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Crop Rotation

April 6th, 2007 by Karsten

To maintain a healty soil structure, and cater for the different crops’ wants and needs, it is important not to grow the same crop in the same spot year after year.

If you do you’re likely to experience two basic problems:

  1. Soil-living pests and diseases that thrive on the crop grown will increase steadily, and could reach epidemic proportions.
  2. The nutrients contained in the soil will become unbalanced, and the crop will perform badly.

The answer to these two problems, and the reason for dividing the crops into plant-families, is called crop rotation.

Once you have identified where on your plot you’re going to grow your vegetables (excluding areas used for permanent crops), divide your plot into sections (3-5 according to the number of plant families you have).

In your first year of growing (based on 3 plant families), grow plant family 1 in section 1, plant family 2 in section 2 and plant family 3 in section 3.

In your second year of growing, grow plant family 3 in section 1, plant family 1 in section 2 and plant family 2 in section 3.

In the third year of growing, grow plant family 2 in section 1, plant family 3 in section 2 and plant family 1 in section 3.

The fourth year is a repeat of year 1 - and so on….

The same system applies for any other number of plant families used.

For those unable - or unwilling - to practice crop rotation, the rule of thumb is to grow a root crop in one place one year - and then an “above ground” crop the next year - then back to a root crop again.

If a crop under-performs in one spot one year - it should never be followed by a crop from the same plant family the following year.

Sticking to these simple rules will ensure that you’ll be more successful in growing your crops year after year.

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Plant families

April 5th, 2007 by Karsten

When planning your plot, after deciding what crops you’re going to grow, it’s time to divide the seeds into groups, according to the “family” they belong to.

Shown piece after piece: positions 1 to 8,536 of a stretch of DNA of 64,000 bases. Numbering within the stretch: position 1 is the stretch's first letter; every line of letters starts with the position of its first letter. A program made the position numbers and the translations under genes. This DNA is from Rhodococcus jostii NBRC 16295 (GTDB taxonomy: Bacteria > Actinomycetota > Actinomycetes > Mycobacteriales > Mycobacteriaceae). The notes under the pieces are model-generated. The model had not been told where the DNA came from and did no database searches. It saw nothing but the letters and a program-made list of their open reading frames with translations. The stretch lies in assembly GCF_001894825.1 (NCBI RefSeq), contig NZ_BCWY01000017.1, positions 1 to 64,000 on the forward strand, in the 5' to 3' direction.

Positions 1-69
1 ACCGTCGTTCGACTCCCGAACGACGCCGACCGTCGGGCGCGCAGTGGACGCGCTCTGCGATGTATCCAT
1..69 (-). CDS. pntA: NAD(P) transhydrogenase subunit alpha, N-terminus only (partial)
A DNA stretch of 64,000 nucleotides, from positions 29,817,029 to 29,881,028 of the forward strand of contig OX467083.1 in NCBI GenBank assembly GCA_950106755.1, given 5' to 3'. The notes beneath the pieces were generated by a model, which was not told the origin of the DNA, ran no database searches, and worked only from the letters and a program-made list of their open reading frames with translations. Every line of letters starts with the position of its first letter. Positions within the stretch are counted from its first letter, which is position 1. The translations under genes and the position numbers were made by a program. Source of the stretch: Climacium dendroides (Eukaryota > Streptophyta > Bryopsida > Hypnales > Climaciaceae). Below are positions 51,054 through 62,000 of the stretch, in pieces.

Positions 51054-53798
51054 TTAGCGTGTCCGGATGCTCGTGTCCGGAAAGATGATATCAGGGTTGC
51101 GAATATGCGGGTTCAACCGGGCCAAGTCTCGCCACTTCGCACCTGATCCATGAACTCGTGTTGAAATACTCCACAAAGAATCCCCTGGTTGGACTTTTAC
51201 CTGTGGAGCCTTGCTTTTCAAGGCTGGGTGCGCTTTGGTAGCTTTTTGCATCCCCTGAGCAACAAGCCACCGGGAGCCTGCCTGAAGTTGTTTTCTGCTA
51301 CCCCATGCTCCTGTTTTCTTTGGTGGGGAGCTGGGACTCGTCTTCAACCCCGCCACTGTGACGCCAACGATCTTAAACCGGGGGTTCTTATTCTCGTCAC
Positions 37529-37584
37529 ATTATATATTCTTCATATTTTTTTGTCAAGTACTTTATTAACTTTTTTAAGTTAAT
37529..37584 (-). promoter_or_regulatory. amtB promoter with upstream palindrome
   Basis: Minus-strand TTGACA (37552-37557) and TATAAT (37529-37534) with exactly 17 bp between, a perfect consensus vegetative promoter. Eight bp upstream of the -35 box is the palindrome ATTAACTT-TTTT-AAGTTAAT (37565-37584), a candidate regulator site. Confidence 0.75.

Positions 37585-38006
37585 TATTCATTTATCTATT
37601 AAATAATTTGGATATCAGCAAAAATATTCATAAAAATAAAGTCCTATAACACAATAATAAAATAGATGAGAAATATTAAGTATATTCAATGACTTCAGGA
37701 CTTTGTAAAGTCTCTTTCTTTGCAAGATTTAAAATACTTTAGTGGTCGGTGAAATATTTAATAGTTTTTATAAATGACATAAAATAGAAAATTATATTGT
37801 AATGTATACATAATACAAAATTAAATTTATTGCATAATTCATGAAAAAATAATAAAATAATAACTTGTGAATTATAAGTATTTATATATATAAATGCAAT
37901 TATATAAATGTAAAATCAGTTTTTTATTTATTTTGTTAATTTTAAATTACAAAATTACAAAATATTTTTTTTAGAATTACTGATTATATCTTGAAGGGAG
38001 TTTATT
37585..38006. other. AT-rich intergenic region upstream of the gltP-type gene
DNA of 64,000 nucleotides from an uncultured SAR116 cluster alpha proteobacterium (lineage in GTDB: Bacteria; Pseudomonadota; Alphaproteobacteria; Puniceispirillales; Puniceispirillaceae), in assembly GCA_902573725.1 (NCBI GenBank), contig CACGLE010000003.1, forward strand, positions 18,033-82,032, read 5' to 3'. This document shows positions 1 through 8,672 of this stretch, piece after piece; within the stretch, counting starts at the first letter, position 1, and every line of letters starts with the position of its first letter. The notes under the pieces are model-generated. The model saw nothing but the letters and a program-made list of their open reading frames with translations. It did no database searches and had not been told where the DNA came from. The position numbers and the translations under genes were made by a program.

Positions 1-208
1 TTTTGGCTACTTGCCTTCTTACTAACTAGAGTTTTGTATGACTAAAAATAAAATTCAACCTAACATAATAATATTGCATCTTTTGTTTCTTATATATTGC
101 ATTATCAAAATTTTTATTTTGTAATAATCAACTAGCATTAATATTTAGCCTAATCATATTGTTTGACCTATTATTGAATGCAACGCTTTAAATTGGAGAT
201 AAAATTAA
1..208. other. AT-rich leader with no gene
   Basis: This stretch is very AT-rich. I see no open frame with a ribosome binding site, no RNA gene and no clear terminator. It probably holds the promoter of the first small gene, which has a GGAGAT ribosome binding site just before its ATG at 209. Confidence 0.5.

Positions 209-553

Traditionally a vegetable plot would be divided into 3 sections, hence 3 plant families, but over the recent years another family has been added for those with plots big enough (most allotment plots will be). On top of that there’s an option to have a fifth section on the go - set out for resting the soil - or growing green manure.

The traditional 3 plant families

If your plot is rather small - or you use only parts of it for vegetable growing - it would be adviceable to go with the traditional 3 family plan. In this plan the crop is divided into the following groups:

  1. Roots, Beetroot, Carrot, Chicory, Jerusalem Artichoke, Parsnip, Potato, Salsify and Scorzonera
  2. Brassicas, Broccoli, Brussels sprouts, Cabbage, Cauliflower, Kale, Kohl Rabi, Radish, Swede and Turnip
  3. Others, Aubergine, Bean, Capsicum, Celeriac, Celery, Cucumber, Leek, Lettuce, Marrow, Onion, Pea, Spinach, Sweet Corn and Tomato.

Each plant family has different needs - and the soil where you plan to grow them should be treated differently. In the following, manuring means adding manure to the top soil, and italics indicates an must have need.

  1. Roots. Do not add manure. Do not lime. Rake in a general purpose fertilizer about 2 weeks before sowing or planting.
  2. Brassicas. Add some manure or compost, partucularly to soil short of humus. Lime the soil, unless you are sure it’s already alkaline. Rake in a general purpose fertilizer about 2 weeks before sowing or planting.